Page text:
The autosomal dominant polycystic kidney disease in a Jewish family from Uzbekistan is PKD1

A. Frisch*, M. Frydman, O. Blau, R. Narinsky, G. Morduchowicz, G. Boner, L. Bachner, R. Steinherz

*Corresponding author for this work

Research output: Contribution to journalArticlepeer-review


A large Jewish family from Tashkent (Uzbekistan) was studied for linkage of autosomal dominant polycystic kidney disease (ADPKD) to molecular markers on the short arm of chromosome 16. A restriction fragment length polymorphism (RFLP) analysis was performed on 28 family membe}s, including 9 ADPKD diagnosed patients in 3 consecutive generations. A specific haplotype was found to segregate with the disease in eight of the nine affected individuals. The peak lod scores for linkage between the disease phenotype and the five informative flanking markers were: 3'HVR 1.70 at θ=0.08; GGG1 1.18 at θ=0.001; CMM65 1.50 at θ=0.001; 26-6 0.86 at θ=0.001 and 218EP6 1.39 at θ=0.001. A particular haplotype of these markers segregated with the disease phenotype. The peak lod score of this haplotype was 3.046. Homogeneity test, comparing this family to 40 PKD European families, showed that the conditional probability that it belongs to the same group is 1.000. Taken together, these findings show that the defective gene in this Jewish family from Uzbekistan is PKD1. To our knowledge, this is the first ADPKD family in Israel in whom linkage studies were performed and one of the few originating from populations outside the Western world.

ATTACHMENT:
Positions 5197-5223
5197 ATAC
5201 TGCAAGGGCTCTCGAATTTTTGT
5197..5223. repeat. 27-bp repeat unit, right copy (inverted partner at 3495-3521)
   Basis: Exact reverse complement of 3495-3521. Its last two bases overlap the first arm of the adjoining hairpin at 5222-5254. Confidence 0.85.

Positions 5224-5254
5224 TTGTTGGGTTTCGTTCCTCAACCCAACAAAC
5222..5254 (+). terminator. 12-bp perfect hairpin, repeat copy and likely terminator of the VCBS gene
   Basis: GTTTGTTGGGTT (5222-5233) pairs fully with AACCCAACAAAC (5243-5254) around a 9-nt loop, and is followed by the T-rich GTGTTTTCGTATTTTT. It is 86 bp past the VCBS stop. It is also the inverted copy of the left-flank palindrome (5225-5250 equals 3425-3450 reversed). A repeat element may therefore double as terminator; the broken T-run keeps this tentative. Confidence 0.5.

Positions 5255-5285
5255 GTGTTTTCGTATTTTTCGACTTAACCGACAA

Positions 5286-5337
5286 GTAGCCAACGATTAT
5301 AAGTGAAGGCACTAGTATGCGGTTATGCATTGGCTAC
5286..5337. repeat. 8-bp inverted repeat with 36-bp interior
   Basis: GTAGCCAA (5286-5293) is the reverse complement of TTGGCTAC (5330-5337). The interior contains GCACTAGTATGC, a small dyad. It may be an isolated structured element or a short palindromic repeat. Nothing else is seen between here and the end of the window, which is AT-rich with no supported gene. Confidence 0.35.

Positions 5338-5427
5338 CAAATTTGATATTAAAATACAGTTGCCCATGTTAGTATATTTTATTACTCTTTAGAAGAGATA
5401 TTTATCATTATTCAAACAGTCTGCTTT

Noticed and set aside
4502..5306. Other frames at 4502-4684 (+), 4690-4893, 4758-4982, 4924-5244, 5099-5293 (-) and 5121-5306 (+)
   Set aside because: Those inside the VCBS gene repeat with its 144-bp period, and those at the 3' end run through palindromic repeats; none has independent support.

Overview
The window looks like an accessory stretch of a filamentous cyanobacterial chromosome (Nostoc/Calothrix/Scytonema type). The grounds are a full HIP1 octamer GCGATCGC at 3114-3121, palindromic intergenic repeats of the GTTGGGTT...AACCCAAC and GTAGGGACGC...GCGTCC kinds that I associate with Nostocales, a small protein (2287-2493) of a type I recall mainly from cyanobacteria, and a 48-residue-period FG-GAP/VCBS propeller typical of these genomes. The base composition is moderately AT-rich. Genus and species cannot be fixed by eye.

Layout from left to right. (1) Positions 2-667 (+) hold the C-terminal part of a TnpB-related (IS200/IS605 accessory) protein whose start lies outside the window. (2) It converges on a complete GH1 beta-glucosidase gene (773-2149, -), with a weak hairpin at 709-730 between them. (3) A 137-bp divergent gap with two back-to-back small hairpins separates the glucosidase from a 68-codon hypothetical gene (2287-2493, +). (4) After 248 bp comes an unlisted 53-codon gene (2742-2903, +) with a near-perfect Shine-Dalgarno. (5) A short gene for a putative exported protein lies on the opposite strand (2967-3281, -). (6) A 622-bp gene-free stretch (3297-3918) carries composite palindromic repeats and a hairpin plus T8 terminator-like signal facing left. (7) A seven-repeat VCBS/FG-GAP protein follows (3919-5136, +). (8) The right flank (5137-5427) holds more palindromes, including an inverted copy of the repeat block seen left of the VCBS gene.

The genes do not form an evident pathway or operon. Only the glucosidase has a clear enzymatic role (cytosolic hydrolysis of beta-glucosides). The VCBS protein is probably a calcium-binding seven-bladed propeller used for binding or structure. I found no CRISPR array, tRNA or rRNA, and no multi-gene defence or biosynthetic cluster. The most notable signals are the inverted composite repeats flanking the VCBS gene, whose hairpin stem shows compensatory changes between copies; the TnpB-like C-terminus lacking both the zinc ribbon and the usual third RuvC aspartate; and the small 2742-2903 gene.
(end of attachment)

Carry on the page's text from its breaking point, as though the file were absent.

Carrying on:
Original languageEnglish
Pages (from-to)700-705
Number of pages6
JournalIsrael Journal of Medical Sciences
Issue number8-9
StatePublished - 1992
Externally publishedYes


  • Genetic isolates
  • Linkage
  • Renal disease
  • Restriction fragment length polymorphism


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